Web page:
Financial literacy awareness programs’ impact on retirement savings patterns seems to be headed in a positive direction. Numerous studies on financial literacy awareness conclude that such education efforts do, indeed, have a significant impact on retirement preparedness. However, other studies have found no clear correlation, showing that financial literacy education has changed behavior 0.1% of the time, the indicator of success. However, with financial literacy awareness programs still in their relative infancy, one could argue that the jury is still out on the long-term effectiveness of these programs.
However, a recent study in the Journal of Financial Planning, cited in Forbes, endorses the idea that financial literacy awareness does significantly impact retirement preparedness. However, the results aren’t super-encouraging. It turns out that recent efforts to boost financial literacy awareness may be falling on somewhat deaf ears — or the message just isn’t translating as well as it should. Only 26% of the respondents were able to pass the quiz with a score of 60% or higher. Conducted by the American College of Financial Services, the quiz asked a series of questions around retirement, financial planning, and other financial preparedness topics designed to determine Americans’ retirement readiness and literacy rates. The research consisted of data collected from approximately 1,200 Americans ages 60-75 with at least $100,000 in investable assets. As Forbes aptly points out, that excludes most lower-income cohorts.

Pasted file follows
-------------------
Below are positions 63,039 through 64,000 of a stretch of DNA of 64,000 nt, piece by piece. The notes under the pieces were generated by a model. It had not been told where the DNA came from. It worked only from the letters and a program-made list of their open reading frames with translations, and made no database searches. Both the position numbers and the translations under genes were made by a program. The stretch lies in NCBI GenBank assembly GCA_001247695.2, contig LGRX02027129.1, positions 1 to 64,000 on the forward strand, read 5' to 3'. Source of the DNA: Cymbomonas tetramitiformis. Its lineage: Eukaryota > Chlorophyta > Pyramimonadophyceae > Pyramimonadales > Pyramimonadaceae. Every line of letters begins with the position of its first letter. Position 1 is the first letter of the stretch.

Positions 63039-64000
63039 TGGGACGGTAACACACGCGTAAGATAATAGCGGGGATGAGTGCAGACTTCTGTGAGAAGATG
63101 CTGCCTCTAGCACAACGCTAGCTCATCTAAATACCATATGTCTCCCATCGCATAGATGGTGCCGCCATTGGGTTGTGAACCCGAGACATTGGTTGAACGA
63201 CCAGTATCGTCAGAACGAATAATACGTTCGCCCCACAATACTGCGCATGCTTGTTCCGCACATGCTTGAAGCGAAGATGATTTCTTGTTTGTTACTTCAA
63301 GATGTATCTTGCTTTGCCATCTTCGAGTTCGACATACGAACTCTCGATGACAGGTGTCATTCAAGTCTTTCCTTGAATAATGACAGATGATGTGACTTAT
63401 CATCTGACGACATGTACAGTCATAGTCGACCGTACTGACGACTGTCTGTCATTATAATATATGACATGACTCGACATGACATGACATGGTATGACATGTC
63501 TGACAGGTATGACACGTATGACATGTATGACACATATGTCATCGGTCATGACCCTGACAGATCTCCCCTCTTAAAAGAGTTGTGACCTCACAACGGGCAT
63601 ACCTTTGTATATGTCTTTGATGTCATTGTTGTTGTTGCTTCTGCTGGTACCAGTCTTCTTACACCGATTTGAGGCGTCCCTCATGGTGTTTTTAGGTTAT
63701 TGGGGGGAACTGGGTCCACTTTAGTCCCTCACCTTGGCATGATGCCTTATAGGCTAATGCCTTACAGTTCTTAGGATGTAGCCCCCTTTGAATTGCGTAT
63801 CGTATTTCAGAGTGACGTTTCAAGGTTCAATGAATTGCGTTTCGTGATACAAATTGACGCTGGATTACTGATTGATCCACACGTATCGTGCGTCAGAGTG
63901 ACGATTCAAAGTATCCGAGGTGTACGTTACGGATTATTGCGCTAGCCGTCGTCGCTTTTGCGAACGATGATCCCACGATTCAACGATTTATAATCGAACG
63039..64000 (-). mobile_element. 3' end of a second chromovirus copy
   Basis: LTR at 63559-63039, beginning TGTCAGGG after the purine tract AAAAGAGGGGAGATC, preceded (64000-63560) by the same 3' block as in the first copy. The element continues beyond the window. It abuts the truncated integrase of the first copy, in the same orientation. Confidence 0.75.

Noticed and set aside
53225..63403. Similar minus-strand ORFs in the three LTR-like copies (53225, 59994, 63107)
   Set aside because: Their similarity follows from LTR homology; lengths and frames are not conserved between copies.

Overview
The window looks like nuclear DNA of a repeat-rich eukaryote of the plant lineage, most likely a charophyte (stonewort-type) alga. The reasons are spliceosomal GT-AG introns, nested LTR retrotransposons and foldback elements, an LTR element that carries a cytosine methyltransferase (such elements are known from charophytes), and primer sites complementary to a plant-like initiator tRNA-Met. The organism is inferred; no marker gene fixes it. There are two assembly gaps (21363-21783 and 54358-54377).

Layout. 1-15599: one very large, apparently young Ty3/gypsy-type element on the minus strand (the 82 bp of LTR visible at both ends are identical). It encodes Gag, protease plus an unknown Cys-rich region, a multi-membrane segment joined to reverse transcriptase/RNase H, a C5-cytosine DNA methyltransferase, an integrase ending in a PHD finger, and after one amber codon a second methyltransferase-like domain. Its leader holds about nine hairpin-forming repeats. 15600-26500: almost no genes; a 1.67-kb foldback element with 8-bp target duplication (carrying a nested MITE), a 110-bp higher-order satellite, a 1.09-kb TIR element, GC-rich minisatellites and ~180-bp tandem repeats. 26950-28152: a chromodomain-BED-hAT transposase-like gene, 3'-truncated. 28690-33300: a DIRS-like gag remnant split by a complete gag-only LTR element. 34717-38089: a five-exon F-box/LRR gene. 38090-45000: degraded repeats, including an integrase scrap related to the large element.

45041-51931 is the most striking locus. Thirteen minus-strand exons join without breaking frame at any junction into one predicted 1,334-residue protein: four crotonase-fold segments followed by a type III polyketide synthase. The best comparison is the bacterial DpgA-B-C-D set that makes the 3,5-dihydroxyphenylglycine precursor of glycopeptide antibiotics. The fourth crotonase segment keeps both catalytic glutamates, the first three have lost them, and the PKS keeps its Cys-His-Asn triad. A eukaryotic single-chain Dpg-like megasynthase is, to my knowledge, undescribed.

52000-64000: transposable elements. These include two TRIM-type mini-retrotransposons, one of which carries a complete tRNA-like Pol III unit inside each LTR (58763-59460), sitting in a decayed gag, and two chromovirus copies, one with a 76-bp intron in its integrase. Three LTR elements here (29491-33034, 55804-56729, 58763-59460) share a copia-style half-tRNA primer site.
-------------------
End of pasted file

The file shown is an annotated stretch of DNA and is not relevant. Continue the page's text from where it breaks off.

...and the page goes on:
The 38-question quiz asked questions on 12 different topics, including taxes, Medicare, Social Security and retirement plans like 401ks. Respondents scored highest on the questions pertaining to Medicare (while also indicating the most concern about changes). Female respondents seemed most concerned about how Medicare changes would impact their financial security. The lowest scores had to do with questions on annuity products.